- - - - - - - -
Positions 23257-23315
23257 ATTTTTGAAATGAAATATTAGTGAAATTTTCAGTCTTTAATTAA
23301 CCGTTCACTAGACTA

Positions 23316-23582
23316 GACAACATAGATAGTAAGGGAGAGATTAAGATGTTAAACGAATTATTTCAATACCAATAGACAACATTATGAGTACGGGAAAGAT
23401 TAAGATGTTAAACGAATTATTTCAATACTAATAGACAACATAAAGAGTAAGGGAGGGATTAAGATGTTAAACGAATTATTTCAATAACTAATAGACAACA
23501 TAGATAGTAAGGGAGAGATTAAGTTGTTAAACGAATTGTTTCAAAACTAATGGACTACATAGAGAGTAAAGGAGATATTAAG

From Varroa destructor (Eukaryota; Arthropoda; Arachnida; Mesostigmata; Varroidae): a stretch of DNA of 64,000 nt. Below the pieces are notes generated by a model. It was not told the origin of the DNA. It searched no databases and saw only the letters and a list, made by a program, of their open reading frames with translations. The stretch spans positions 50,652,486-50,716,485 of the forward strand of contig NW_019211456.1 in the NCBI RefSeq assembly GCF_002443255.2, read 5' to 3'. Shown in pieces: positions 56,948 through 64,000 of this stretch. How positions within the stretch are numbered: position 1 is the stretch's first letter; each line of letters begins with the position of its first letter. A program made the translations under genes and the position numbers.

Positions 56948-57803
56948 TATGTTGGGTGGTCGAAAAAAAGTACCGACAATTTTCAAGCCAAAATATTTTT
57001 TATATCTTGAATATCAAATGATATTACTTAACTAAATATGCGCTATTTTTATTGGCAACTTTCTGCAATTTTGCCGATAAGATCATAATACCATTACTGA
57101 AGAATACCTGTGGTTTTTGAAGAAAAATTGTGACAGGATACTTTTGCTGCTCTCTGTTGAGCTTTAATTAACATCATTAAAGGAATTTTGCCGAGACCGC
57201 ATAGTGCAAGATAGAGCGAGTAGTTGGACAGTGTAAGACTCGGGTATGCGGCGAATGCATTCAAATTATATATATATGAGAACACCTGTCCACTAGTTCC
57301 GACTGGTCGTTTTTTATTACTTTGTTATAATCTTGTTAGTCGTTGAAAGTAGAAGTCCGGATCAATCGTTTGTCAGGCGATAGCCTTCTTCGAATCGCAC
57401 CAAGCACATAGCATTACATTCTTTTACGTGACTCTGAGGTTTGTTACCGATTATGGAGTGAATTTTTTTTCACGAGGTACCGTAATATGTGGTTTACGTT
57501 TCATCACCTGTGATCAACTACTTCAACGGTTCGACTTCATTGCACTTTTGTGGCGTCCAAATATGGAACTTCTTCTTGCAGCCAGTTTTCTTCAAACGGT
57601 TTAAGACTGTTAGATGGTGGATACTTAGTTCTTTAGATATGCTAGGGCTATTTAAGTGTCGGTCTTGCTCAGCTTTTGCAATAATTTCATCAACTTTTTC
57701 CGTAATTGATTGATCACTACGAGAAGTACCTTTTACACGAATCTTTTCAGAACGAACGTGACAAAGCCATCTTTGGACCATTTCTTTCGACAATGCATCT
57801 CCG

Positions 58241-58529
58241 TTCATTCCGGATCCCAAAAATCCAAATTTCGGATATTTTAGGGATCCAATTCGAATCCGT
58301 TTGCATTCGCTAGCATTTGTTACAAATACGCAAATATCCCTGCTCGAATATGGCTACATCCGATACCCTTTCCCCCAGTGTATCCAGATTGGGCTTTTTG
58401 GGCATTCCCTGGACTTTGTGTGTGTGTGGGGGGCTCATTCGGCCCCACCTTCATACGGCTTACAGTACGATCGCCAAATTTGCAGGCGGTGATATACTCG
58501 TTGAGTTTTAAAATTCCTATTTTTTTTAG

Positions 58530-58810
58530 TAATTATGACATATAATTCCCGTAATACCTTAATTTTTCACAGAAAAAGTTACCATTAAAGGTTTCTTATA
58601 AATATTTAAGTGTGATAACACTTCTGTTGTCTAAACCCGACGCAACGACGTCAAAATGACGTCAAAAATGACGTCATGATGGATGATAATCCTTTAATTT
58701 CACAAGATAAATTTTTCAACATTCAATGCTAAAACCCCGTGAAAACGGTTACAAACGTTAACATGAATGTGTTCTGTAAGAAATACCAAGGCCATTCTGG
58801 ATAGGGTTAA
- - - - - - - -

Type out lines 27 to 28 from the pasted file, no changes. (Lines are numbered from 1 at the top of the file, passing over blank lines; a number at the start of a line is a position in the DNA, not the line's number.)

58601 AATATTTAAGTGTGATAACACTTCTGTTGTCTAAACCCGACGCAACGACGTCAAAATGACGTCAAAAATGACGTCATGATGGATGATAATCCTTTAATTT
58701 CACAAGATAAATTTTTCAACATTCAATGCTAAAACCCCGTGAAAACGGTTACAAACGTTAACATGAATGTGTTCTGTAAGAAATACCAAGGCCATTCTGG